Genie Gears Up

Commenting on my recent Gear Mesh post, Albert Ip of Random Walk In Learning agrees that Google Gears has the potential to increase the capacity of a collaborative system but thinks I’ve gone too far in pushing it to include “mesh” and “peers”.  He raises concerns about security and implementation difficulties that are valid, but for which solutions either exist or are being developed. The Meshverse Journal is not a tech space so I won’t go too far down this path but one or two examples seem appropriate for the tech-oriented readers(I am …  umm gearing up to provide a companion meshverse implementation blog). Regarding security, in Firefox 2.0 trusted extensions can already use SQLite storage to share information. The security page for Google Gears clearly states that:

Sometimes web applications on different origins may want to share resources. We are investigating ideas for granting permissions across origins.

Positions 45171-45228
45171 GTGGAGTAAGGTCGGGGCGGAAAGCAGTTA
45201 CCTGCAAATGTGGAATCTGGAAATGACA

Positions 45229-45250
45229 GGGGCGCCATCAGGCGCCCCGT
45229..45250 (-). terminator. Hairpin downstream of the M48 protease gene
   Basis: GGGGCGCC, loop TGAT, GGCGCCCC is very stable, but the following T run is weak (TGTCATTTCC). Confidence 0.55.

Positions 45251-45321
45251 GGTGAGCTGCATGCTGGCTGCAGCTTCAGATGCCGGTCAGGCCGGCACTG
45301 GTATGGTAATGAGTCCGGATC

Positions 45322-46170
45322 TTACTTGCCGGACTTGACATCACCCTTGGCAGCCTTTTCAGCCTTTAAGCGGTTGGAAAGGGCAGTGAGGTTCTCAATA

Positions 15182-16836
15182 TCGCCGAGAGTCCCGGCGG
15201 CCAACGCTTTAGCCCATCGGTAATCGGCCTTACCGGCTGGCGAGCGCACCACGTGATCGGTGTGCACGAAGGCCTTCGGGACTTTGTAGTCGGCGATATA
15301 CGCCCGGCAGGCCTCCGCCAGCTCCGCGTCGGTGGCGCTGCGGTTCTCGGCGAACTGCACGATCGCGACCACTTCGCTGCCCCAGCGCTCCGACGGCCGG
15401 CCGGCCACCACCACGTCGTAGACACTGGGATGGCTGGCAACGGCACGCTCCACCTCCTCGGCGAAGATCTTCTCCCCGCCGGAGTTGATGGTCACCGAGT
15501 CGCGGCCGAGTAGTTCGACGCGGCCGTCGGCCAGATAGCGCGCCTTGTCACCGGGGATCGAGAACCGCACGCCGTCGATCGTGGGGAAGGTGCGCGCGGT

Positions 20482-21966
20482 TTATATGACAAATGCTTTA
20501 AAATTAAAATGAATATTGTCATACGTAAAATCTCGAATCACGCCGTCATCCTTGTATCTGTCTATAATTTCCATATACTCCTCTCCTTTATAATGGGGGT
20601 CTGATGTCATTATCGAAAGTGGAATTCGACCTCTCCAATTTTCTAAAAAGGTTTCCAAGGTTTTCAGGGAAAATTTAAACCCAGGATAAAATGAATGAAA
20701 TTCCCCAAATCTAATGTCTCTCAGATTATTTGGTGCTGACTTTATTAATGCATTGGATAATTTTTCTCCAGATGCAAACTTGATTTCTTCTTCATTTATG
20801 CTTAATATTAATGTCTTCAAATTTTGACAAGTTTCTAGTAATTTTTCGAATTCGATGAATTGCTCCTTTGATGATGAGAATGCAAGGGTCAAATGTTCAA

so we can expect that Google Gears will provide this capability as well.  While getting disparate local apps and servers all working together and connecting to the internet safely does add some complications, there are compelling reasons to tackle them and LOTS of idle machine cycles available to do so. Besides, now that this more potent genie has followed Jini out of the bottle, there won’t be any turning back.



  1. csven said

    I assumed something like OpenID might at some point come into play.

  2. Laurence said

    Yup, yup – nice observation! We’re in another cycle where lots of convergence is happening but just below the radar of most IT pudits/media so people are more attuned to individual trees than the forest.

  3. csven said

    This actually would tie into an old post of mine on reputation systems: .

    I keep thinking of an article I read about how Chinese manage things in their business system. It’s all reputation; no law is more important than knowing if someone is trustworthy.

    And with RFID systems and ideas like Siberry’s opt-in compensation system, paper currency really does seem to be less and less relevant to future economic activity.

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